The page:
I want to divide my comments into three sections: first, on the competitiveness of UK plc and its finance, with a particular emphasis on its balance sheet and cash flow; secondly, on HR and R and D; and, finally, in terms of sales and marketing. In commenting on this debate, many colleagues have referenced the world competitiveness rankings. It is worth reading on a bit into the assessment that the World Economic Forum made:

"The United Kingdom (10th) continues to make up lost ground in the rankings ... rising by two ... places and ... moving back to the top 10 for the first time since 2007. The country improves its performance across the board, benefitting from clear strengths such as the efficiency of its labor market ... in sharp contrast to ... many other European countries".

The assessment went on to say that the UK has,

"sophisticated ... and innovative ... businesses that are highly adept at harnessing the latest technologies for productivity improvements ... On the other hand"- and I emphasise this point-

"the country's macroeconomic environment"- it is ranked 85th-

"represents the greatest drag on its competitiveness, with a double-digit ... deficit in 2010 (placing the country 138th)", in the international league tables.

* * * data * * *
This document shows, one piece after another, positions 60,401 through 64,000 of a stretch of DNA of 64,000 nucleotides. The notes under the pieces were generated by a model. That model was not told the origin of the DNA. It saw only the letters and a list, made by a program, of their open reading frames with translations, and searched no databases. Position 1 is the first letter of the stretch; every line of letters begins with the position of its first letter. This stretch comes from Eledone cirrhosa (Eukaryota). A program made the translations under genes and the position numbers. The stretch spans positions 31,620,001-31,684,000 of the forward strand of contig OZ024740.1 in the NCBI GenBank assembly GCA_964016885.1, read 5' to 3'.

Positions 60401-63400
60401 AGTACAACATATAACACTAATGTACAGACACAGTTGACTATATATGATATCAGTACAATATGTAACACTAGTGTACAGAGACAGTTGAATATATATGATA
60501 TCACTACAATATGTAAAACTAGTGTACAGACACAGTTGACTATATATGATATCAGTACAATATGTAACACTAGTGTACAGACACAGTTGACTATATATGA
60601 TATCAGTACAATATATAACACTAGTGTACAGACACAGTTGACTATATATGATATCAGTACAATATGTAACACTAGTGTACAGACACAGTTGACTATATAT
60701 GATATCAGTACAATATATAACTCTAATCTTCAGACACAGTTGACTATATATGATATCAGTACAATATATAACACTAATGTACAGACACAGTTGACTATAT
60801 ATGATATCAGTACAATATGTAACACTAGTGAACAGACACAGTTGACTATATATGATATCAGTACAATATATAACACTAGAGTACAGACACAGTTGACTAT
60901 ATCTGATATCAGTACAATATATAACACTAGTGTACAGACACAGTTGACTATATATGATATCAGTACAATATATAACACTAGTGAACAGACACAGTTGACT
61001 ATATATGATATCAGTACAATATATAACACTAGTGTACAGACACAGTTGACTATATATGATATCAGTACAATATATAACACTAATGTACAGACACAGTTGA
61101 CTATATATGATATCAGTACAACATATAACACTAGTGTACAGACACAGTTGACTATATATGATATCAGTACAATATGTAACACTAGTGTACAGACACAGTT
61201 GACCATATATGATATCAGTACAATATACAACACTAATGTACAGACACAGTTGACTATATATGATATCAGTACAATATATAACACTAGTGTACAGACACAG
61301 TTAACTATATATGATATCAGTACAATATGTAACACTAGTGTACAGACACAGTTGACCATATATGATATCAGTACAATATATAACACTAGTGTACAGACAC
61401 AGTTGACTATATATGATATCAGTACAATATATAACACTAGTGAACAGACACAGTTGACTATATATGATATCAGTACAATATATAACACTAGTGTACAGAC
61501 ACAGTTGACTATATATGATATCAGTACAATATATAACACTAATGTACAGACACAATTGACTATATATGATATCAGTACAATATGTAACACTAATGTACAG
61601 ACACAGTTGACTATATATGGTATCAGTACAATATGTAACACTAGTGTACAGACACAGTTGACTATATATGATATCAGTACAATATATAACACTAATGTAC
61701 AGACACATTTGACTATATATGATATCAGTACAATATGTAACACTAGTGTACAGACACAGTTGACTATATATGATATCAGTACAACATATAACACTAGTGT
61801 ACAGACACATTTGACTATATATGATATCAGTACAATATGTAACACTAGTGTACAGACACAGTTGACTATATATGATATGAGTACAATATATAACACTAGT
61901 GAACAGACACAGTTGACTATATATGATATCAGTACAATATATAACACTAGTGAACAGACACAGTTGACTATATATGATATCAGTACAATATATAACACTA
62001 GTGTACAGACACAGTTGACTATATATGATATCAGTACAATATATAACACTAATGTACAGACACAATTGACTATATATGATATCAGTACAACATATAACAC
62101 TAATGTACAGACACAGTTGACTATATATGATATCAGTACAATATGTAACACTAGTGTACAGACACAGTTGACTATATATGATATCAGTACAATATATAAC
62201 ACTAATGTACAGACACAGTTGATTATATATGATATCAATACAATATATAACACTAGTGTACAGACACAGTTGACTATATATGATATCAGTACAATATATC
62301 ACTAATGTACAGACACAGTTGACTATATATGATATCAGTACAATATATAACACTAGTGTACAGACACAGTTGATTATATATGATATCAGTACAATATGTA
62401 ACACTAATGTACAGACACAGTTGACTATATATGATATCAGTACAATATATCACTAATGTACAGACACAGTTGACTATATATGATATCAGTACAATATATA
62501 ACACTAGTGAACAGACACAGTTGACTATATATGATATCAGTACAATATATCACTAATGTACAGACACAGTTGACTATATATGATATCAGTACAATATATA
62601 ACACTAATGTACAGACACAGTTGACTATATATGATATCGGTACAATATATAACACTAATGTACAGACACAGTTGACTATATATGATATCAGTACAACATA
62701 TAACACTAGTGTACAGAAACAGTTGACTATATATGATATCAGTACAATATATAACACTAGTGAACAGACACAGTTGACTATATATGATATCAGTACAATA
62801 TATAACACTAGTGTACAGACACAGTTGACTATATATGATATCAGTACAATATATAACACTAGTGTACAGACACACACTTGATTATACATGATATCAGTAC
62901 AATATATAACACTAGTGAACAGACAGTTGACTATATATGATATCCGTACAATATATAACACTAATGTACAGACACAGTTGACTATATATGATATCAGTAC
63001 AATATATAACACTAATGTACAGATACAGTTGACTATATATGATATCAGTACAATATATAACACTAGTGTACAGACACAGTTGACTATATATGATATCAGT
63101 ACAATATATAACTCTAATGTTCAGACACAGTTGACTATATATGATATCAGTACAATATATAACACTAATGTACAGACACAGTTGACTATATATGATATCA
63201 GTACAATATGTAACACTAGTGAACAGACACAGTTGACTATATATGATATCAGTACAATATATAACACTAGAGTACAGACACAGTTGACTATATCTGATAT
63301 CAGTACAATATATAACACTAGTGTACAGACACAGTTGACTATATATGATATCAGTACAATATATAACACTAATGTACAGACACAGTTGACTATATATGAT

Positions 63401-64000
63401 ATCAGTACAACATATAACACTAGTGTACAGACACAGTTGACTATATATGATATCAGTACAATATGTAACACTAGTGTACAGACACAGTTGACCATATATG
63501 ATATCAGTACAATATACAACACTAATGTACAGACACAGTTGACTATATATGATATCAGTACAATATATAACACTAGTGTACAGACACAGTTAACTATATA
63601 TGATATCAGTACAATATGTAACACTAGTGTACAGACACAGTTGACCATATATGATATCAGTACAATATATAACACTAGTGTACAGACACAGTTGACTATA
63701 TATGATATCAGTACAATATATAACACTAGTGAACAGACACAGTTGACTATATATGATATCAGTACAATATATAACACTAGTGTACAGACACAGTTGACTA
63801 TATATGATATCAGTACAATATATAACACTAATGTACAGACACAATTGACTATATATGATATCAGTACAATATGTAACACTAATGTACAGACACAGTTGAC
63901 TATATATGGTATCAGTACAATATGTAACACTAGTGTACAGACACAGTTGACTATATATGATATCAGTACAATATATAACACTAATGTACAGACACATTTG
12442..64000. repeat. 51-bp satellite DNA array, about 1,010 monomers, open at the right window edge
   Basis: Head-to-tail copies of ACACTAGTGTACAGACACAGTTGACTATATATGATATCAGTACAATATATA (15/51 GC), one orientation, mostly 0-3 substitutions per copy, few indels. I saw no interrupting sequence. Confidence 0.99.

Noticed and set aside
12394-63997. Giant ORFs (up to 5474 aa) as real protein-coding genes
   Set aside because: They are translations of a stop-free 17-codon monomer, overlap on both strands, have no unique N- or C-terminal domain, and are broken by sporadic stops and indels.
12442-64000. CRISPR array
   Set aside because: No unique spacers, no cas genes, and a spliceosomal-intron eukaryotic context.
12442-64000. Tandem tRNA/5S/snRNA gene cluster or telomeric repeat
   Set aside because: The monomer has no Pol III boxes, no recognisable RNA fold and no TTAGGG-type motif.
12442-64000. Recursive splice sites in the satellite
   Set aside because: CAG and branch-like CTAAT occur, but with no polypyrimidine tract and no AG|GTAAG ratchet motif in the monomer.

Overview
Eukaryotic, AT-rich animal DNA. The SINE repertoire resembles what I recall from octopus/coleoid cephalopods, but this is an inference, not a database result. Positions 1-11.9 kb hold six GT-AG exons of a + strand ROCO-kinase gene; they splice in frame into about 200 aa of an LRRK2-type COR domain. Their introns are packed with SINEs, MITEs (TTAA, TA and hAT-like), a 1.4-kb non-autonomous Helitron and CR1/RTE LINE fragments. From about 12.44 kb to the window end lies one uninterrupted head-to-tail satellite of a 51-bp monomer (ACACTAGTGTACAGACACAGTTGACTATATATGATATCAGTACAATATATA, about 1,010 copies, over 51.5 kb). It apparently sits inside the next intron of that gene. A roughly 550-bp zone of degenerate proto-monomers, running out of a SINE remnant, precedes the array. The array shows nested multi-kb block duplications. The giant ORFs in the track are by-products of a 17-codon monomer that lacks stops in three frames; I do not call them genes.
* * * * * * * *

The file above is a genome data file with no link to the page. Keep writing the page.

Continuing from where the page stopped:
I mention that report because it is sometimes unfashionable to mention things such as controlling the deficit, which in this case is plan A, in strengthening our competitiveness but it is fundamental because unless we get the public finances under control, our AAA rating is at risk. France has already been downgraded and the only way that we are clinging on to that rating is by virtue of the fact that the Government are committed to getting that deficit down-and they have made progress on that. The deficit has reduced by about 25%, going down from £13.9 billion to £10.8 billion and is set to go down to £5 billion by 2014. That is fundamental to our success. As much as we want to herald the sales and marketing side and get excited about that, we sometimes need to remember that there is a real job of work to be done in keeping that deficit under control.